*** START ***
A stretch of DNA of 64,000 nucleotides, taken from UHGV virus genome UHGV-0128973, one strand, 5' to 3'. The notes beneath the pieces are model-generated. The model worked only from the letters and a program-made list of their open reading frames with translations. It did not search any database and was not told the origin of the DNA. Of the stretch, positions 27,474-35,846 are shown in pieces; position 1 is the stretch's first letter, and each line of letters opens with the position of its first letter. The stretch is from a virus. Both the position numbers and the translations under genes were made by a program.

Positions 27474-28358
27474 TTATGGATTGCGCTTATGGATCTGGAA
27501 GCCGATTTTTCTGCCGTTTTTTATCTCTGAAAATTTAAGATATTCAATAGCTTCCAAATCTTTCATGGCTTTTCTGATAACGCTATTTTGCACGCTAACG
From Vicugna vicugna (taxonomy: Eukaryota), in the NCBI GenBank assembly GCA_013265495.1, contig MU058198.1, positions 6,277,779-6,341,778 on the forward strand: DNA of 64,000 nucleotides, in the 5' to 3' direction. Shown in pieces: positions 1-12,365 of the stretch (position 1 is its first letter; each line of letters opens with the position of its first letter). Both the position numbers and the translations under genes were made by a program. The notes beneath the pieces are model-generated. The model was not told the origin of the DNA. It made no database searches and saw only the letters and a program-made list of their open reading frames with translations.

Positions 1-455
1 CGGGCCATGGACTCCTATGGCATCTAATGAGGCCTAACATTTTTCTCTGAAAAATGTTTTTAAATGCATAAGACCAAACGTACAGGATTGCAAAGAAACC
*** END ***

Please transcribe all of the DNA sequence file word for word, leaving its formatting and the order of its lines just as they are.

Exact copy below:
A stretch of DNA of 64,000 nucleotides, taken from UHGV virus genome UHGV-0128973, one strand, 5' to 3'. The notes beneath the pieces are model-generated. The model worked only from the letters and a program-made list of their open reading frames with translations. It did not search any database and was not told the origin of the DNA. Of the stretch, positions 27,474-35,846 are shown in pieces; position 1 is the stretch's first letter, and each line of letters opens with the position of its first letter. The stretch is from a virus. Both the position numbers and the translations under genes were made by a program.

Positions 27474-28358
27474 TTATGGATTGCGCTTATGGATCTGGAA
27501 GCCGATTTTTCTGCCGTTTTTTATCTCTGAAAATTTAAGATATTCAATAGCTTCCAAATCTTTCATGGCTTTTCTGATAACGCTATTTTGCACGCTAACG
From Vicugna vicugna (taxonomy: Eukaryota), in the NCBI GenBank assembly GCA_013265495.1, contig MU058198.1, positions 6,277,779-6,341,778 on the forward strand: DNA of 64,000 nucleotides, in the 5' to 3' direction. Shown in pieces: positions 1-12,365 of the stretch (position 1 is its first letter; each line of letters opens with the position of its first letter). Both the position numbers and the translations under genes were made by a program. The notes beneath the pieces are model-generated. The model was not told the origin of the DNA. It made no database searches and saw only the letters and a program-made list of their open reading frames with translations.

Positions 1-455
1 CGGGCCATGGACTCCTATGGCATCTAATGAGGCCTAACATTTTTCTCTGAAAAATGTTTTTAAATGCATAAGACCAAACGTACAGGATTGCAAAGAAACC